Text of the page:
This is an archived article and the information in the article may be outdated. Please look at the time stamp on the story to see when it was last updated.

ST. LOUIS (KTVI) – After more than a decade of promising a huge development for the St. Louis’s near north side,   developer Paul McKee said he plans to break ground on the first buildings this summer. He’s hoping the development will be followed by homes and a small hospital.  It’s scheduled to take place near Cass and 13th Streets.

McKee said the first two buildings will be a GreenLeaf Market and the other building will be a convenience store called Zoom.

Officials said there is a food desert in the city’s near north side. GreenLeaf market may change that. There is one like it in Kansas City that relies on hundreds of farmers to bring their produce and meat to sell at the store. Customers can get double the value of their food stamps when they purchase healthy foods.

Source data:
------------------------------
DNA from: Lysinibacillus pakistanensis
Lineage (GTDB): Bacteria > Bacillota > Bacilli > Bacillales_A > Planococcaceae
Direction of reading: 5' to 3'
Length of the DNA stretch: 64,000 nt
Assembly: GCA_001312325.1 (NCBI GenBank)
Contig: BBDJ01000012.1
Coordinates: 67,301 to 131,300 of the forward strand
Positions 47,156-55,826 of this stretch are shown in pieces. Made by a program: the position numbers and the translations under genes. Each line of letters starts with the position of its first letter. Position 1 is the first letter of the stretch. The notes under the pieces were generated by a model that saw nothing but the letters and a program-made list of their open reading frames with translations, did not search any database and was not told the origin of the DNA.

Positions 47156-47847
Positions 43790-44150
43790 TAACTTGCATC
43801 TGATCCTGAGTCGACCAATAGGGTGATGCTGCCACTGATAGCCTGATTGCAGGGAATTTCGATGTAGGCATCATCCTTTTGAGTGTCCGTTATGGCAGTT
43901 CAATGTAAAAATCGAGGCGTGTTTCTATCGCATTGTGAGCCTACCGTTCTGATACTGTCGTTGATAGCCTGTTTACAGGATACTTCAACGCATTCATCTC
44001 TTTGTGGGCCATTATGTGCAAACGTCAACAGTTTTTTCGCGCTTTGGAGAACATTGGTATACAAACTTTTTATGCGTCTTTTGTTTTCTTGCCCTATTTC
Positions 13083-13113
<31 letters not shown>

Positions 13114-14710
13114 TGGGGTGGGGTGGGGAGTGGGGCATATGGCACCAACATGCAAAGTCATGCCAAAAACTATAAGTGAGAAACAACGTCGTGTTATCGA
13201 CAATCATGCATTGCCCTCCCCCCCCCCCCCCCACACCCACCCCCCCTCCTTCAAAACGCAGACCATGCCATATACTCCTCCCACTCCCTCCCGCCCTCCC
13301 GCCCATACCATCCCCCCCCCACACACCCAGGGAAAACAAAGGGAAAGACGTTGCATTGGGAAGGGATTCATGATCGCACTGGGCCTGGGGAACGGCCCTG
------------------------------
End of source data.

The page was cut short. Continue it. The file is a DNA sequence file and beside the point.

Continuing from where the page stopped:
Mckee said it’s been very difficult to get the project going. He’s gone through lawsuits and had trouble finding financing for the north city project in part because of new federal banking rules.  McKee said, “It’s so difficult here in the urban corridor to get something to go you can talk about all kind of lenders and things you guys know I finance things all over this city there’s nothing tougher that to try to finance something on the north side. It’s difficult it has been for years. “

He said he has also lined up lenders who are backing a plan that calls for 500 new homes over five years. McKee added, “Our first phase you’ll see 120 something apartment and the rest will be housing hopefully start early summer late fall.”  The starting price for a new home will be in the neighborhood of $125,000.

There is also a plan for a new small hospital on the Pruitt Igoe site.   McKee still has his critics; a handful of local residents showed up with signs that called him a slum lord. They contended he bought old homes and let them fall apart that he made promises and didn’t keep them.  He said the new construction will prove them wrong.